Sympathetic leadership is needed in the workplace

Recently, one of our team members missed a critical deadline for an important project. Surprisingly, he got an ear from his manager. We learned that both his wife and daughter had a Kovid, and he looked after them at home.

Such examples of lack of empathy exist in today’s office. Stressful work environment, harsh communication and tenure of employees often lead to a transactional attitude towards co-workers. Yet, especially in this time of epidemic, when people are living with grief, loss and lockdown, and many are living in fear, empathy is a critical leadership skill.

Empathy leadership means the ability to lead while understanding the contexts, experiences and needs of others and being aware of their thoughts and feelings. It is the ability to live and experience someone else’s story as our own. The story in our minds is often different from the story that plays in the minds of others. Sympathetic leaders understand this. In the example above, a empathy manager cannot gain sympathy for a team member. It takes pains to remember how she felt in a similar context and how it affects her work performance.

It’s so easy. We immediately expect others to put on our shoes, but we find it hard to do so ourselves. Nasreddin Hodja, a 13th century Sufi philosopher, illustrates this with the following story. A farmer angrily steps into his neighbor’s farm, demanding compensation for damage to his crop as a result of a neighbor’s ox running loose. If such compensation is vehemently denied by the neighbor, the farmer should take good care of his crop and fence his farm adequately. Surprisingly, the farmer immediately agrees with this claim, but to the frustration of the neighbors, he says that what actually happened was the reverse — it was the farmer who put the bull on the neighbors’ crop!

Hard to practice, the benefits of sympathetic leadership are undeniable, especially in the current circumstances. Research, as well as narrative evidence, indicate a significant positive impact of a culture of empathy on employee courage, productivity, tenure, and loyalty; And also on the mental health of employees. It has also been proven to be useful in resolving grid locks and stallmates, as well as unlocking significant shareholder value. We often see the world for how we are, not how it is. From an empathetic point of view we can assume that the world is a cruel and lonely place. If anything has shown us in recent times, we know this is not true. Opening your heart and mind to other people’s stories will make you feel less lonely and increase your motivation to make real connections. People are often told not to leave bad jobs but bad managers and co-workers; Might be for the best leaders.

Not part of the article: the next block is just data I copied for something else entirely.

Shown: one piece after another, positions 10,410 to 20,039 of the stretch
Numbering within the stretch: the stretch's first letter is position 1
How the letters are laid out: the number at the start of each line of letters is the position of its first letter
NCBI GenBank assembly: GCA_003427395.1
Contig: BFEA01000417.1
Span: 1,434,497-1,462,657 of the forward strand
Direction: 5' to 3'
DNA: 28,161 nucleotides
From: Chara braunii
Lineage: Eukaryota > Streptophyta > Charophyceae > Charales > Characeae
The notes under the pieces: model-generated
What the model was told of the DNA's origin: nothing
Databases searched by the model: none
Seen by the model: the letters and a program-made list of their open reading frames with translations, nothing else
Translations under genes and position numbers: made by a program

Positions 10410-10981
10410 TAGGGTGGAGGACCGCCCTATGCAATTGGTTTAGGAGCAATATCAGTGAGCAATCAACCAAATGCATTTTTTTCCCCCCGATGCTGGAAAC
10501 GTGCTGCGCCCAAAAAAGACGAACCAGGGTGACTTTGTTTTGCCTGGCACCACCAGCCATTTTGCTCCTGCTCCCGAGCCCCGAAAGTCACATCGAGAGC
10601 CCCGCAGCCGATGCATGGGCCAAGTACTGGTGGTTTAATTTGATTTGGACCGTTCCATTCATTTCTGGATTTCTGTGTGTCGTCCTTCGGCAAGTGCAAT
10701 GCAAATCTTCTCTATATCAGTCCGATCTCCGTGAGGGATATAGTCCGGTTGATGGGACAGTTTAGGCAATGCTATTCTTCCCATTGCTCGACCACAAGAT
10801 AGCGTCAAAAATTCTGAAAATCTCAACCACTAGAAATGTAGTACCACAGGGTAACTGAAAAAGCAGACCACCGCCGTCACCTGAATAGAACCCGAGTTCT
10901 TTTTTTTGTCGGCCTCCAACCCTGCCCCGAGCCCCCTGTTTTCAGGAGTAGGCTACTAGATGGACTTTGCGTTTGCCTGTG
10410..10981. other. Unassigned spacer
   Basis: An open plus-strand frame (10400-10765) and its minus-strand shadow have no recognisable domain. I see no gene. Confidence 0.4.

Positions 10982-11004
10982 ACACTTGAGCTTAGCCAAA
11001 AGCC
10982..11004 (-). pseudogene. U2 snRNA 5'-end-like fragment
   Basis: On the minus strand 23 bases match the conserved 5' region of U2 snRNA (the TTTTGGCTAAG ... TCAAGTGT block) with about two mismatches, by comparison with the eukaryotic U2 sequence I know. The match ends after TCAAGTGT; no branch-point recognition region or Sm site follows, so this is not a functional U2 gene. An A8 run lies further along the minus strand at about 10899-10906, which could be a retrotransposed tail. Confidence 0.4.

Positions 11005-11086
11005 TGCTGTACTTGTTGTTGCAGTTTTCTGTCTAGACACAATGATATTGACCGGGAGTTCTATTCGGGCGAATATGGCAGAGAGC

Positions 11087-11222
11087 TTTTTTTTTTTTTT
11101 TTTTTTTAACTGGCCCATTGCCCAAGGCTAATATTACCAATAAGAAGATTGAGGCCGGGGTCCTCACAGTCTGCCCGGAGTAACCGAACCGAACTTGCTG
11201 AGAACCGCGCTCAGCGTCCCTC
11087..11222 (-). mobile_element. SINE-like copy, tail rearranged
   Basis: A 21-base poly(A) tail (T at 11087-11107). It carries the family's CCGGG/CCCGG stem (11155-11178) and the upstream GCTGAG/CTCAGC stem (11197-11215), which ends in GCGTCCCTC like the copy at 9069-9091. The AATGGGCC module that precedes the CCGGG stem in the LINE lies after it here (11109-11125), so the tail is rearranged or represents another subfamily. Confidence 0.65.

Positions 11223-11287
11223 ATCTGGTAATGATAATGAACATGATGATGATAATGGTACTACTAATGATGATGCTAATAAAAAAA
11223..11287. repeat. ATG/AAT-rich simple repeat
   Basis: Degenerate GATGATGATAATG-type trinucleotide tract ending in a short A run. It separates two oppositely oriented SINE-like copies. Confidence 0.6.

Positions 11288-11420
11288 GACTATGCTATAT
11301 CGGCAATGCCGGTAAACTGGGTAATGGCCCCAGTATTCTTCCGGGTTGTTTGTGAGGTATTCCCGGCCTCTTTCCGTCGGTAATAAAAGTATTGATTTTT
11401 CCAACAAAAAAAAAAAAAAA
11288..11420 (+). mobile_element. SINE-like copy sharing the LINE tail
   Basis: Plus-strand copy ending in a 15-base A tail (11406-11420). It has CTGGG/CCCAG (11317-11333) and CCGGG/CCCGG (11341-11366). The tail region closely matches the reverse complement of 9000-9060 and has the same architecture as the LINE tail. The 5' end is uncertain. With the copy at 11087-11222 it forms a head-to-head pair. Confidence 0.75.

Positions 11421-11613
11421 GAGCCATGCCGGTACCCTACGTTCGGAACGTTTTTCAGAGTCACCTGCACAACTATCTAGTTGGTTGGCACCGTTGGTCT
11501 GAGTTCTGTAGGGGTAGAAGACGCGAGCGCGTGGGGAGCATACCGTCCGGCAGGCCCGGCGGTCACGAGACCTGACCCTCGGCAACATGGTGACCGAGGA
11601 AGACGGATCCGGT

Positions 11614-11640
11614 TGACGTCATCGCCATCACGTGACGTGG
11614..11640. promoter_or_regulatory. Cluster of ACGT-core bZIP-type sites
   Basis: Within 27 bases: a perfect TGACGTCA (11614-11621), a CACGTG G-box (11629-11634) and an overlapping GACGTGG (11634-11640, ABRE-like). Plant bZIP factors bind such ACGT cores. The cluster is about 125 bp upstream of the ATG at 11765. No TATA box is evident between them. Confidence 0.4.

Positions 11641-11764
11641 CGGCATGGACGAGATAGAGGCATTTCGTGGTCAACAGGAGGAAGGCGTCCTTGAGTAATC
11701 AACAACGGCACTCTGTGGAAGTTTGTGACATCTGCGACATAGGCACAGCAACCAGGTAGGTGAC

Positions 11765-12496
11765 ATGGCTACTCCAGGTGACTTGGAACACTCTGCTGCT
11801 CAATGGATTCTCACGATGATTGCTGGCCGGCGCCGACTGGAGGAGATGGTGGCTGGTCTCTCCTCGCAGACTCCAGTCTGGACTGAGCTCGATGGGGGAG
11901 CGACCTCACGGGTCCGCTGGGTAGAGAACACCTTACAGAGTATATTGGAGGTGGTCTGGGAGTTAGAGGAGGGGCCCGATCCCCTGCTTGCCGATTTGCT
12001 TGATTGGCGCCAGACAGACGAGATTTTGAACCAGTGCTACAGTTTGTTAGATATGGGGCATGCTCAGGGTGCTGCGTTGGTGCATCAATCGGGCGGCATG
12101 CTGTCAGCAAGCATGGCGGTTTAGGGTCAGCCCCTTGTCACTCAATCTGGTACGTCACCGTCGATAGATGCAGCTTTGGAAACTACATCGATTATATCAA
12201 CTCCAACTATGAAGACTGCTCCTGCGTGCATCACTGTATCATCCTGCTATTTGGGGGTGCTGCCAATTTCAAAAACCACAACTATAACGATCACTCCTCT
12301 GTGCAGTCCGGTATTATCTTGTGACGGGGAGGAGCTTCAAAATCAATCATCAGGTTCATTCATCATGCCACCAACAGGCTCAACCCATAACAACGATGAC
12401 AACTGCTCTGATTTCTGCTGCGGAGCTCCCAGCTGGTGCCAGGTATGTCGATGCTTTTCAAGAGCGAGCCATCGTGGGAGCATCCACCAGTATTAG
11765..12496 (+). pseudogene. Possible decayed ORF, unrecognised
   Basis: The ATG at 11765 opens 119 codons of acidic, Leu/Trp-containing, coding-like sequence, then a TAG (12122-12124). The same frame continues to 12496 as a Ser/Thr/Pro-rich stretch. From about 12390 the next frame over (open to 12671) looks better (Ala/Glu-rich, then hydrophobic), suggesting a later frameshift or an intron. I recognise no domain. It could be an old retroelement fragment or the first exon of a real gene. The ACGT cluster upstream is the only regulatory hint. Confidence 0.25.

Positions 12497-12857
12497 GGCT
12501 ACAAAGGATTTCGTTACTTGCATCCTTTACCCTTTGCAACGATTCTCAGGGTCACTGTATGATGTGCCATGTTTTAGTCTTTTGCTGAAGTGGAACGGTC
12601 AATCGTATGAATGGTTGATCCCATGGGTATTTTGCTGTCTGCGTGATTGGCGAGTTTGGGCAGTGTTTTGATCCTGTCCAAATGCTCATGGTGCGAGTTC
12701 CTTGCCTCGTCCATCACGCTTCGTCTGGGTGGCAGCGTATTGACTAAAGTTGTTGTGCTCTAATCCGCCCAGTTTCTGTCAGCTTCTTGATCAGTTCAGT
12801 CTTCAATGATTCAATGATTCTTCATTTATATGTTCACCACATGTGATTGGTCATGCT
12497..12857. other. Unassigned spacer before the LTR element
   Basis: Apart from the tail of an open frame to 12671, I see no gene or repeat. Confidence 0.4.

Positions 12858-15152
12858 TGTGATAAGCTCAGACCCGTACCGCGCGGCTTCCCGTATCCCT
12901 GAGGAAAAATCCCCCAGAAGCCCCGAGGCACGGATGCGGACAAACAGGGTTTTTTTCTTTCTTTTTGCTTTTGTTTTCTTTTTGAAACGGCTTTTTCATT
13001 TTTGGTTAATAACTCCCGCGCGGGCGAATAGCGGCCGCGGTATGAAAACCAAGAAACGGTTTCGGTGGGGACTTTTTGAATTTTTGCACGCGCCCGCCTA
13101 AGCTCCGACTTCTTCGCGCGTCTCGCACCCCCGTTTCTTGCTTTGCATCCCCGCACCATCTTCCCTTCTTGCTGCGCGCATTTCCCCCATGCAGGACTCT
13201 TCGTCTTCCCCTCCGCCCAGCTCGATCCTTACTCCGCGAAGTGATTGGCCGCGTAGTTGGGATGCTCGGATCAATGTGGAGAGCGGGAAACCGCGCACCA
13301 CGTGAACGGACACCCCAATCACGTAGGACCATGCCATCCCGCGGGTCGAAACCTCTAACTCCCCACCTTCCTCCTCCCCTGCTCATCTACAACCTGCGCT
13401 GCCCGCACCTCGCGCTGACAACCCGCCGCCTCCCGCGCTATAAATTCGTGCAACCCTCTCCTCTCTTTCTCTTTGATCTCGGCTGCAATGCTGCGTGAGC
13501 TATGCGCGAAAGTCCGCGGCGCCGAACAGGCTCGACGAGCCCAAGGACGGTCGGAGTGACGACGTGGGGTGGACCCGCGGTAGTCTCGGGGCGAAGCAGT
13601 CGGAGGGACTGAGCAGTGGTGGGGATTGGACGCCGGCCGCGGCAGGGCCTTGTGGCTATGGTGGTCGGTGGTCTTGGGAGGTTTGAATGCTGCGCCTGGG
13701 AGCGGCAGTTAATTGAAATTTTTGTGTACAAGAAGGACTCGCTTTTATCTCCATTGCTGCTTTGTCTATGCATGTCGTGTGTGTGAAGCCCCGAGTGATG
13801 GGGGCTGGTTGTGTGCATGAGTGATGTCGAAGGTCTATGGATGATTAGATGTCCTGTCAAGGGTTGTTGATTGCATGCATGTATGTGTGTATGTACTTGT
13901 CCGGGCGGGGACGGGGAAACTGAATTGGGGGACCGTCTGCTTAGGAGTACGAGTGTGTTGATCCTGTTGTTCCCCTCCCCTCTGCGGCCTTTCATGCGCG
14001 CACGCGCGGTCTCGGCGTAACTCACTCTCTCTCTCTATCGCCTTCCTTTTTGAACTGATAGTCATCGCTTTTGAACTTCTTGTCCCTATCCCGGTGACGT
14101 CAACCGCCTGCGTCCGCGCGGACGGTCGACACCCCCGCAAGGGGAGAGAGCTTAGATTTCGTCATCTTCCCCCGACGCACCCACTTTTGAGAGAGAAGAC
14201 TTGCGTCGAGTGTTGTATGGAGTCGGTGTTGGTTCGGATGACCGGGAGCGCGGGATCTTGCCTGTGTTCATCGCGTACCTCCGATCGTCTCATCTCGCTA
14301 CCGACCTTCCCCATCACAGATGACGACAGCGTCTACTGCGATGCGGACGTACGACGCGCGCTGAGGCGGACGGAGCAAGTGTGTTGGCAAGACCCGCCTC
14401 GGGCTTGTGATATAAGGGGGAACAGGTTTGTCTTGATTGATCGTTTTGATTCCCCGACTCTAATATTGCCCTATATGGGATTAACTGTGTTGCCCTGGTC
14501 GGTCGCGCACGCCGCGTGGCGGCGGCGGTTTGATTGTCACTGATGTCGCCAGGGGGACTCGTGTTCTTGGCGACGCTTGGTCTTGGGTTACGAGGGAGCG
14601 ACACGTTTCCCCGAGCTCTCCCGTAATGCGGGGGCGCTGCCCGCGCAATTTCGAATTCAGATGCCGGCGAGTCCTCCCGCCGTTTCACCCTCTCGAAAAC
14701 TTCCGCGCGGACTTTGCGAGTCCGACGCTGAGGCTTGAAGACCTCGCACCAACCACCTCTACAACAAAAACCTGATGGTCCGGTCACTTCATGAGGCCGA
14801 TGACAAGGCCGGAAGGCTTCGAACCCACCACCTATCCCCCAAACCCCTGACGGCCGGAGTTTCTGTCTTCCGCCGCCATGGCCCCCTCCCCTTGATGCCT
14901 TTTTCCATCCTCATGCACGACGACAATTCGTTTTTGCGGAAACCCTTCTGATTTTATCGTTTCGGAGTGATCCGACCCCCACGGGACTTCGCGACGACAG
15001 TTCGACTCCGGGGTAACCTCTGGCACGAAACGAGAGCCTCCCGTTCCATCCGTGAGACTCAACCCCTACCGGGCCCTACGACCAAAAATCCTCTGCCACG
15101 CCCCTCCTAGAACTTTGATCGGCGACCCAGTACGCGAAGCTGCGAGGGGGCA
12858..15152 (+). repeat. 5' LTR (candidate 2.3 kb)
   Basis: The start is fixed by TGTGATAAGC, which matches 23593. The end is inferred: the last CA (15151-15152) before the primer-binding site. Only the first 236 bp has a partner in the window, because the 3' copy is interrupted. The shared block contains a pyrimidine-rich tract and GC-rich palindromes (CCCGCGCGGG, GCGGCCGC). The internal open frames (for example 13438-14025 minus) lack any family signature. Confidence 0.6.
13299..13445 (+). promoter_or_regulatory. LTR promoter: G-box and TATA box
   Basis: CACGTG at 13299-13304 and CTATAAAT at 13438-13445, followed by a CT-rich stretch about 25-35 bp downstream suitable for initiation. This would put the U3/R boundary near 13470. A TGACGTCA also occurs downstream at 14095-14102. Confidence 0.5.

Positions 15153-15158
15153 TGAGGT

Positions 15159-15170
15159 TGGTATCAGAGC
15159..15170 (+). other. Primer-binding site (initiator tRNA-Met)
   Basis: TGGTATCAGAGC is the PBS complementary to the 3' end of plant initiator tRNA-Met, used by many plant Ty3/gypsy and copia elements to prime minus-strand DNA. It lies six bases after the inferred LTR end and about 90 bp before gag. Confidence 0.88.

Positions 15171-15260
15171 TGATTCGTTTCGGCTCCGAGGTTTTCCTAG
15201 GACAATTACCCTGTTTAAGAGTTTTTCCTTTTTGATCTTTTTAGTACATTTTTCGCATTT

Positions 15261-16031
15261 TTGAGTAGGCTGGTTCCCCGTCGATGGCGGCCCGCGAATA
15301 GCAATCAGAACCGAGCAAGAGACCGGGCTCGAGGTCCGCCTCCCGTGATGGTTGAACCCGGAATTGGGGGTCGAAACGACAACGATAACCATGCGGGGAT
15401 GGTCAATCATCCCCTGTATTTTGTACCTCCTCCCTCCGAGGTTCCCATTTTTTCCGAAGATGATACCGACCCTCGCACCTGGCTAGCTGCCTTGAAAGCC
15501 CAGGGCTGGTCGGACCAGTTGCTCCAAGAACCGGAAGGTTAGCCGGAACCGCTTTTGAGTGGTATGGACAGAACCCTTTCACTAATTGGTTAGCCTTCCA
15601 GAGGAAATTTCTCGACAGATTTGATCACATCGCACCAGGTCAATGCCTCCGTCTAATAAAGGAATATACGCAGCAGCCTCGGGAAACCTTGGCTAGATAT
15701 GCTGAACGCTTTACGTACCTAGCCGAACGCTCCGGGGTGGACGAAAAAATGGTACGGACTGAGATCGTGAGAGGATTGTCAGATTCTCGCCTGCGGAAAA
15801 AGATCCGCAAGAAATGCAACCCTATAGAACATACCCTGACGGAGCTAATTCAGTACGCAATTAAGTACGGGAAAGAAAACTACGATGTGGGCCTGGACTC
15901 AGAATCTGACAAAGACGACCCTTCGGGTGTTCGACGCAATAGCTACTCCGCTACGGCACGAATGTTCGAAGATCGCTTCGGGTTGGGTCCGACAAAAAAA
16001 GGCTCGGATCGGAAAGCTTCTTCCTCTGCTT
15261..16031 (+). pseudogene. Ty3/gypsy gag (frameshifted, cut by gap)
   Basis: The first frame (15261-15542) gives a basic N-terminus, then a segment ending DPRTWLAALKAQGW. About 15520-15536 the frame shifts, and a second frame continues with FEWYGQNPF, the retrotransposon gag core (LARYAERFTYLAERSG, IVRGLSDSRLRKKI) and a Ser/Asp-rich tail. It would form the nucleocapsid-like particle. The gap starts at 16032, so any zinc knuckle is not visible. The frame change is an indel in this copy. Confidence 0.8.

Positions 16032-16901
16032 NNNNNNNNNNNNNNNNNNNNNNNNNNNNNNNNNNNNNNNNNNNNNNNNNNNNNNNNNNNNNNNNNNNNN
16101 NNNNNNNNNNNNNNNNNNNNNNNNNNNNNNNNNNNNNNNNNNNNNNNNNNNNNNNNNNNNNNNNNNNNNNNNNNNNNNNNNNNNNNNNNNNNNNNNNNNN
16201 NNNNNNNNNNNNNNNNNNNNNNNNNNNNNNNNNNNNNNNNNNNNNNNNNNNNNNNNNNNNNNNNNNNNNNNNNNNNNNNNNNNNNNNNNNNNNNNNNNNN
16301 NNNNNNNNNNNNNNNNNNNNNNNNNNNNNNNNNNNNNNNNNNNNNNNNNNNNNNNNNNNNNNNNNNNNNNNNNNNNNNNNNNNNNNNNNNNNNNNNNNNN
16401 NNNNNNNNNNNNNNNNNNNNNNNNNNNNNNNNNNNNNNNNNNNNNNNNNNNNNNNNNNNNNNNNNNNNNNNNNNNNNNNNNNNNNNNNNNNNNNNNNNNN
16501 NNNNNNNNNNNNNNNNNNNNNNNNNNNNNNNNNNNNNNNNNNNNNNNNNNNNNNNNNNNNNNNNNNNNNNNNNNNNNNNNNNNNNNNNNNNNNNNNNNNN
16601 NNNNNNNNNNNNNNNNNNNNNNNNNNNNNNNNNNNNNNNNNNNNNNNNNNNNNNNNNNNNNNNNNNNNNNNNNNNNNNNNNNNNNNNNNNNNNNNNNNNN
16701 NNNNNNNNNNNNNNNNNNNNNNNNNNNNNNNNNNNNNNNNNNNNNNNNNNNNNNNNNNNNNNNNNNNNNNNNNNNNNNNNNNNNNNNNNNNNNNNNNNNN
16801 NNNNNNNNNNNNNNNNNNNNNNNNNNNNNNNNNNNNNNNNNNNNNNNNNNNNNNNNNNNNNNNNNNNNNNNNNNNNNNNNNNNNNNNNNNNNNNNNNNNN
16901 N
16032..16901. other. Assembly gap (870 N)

So, how can one become an empathetic leader? Fortunately, empathy is a learning skill, yet it takes effort and patience to build it. The ability to empathize can be developed by listening, harming ourselves, calculating our needs and being open to expanding our own frame of reference. Listening is different from hearing. When we hear, we also hear the feelings, feelings and thoughts we experience when we listen. Here is a simple example to distinguish hearing from hearing: When someone walks into your office room and seems upset, ask yourself if everything is okay and it / he / she responds; However, you may not be convinced by this response, as it may seem somewhat inconsistent with your own observation. This ability to observe is a crucial part of distinguishing hearing from hearing.

During the All India Lockdown last year, many hospitals faced a crisis as their footprint dropped to less than 3% of their normal levels. For many, the overheads needed to keep the company going were banned. In addition, doctors feared Kovid. In one particular case that we know of, the hospital founder and her leadership team of doctors listened to their concerns and fears and gained sympathy. She assured the hospital of support for them and their families and encouraged doctors to go towards counseling for support by sharing her own risks. She also talked about how she takes therapeutic help for mental health as a leader.

Empathy is undoubtedly an important leadership ability that should be included in performance reviews. One option is to do a qualitative analysis of the leaders ’ability to promote, motivate and nurture their teams. Scaffolding management processes with the goal of encouraging, motivating and increasing team efficiency productivity. The same example of a hospital can be mentioned here. Despite the turmoil, the hospital continues to thrive. Over the past year, its staff has worked as a team to create additional programs to increase revenue, keep attrition levels very low and close the year with a healthy balance sheet. Focusing on empathy is a win-win for all stakeholders.

Organizationally, empathy should be a mainstream narrative that should be not only a measurable feature of leadership, but also an integral part of organizational culture. The difference it makes is significant.

Kapil Vishwanathan and Anna Chandy respectively, Kriya University Executive Committee Chairman and Social Psychologist

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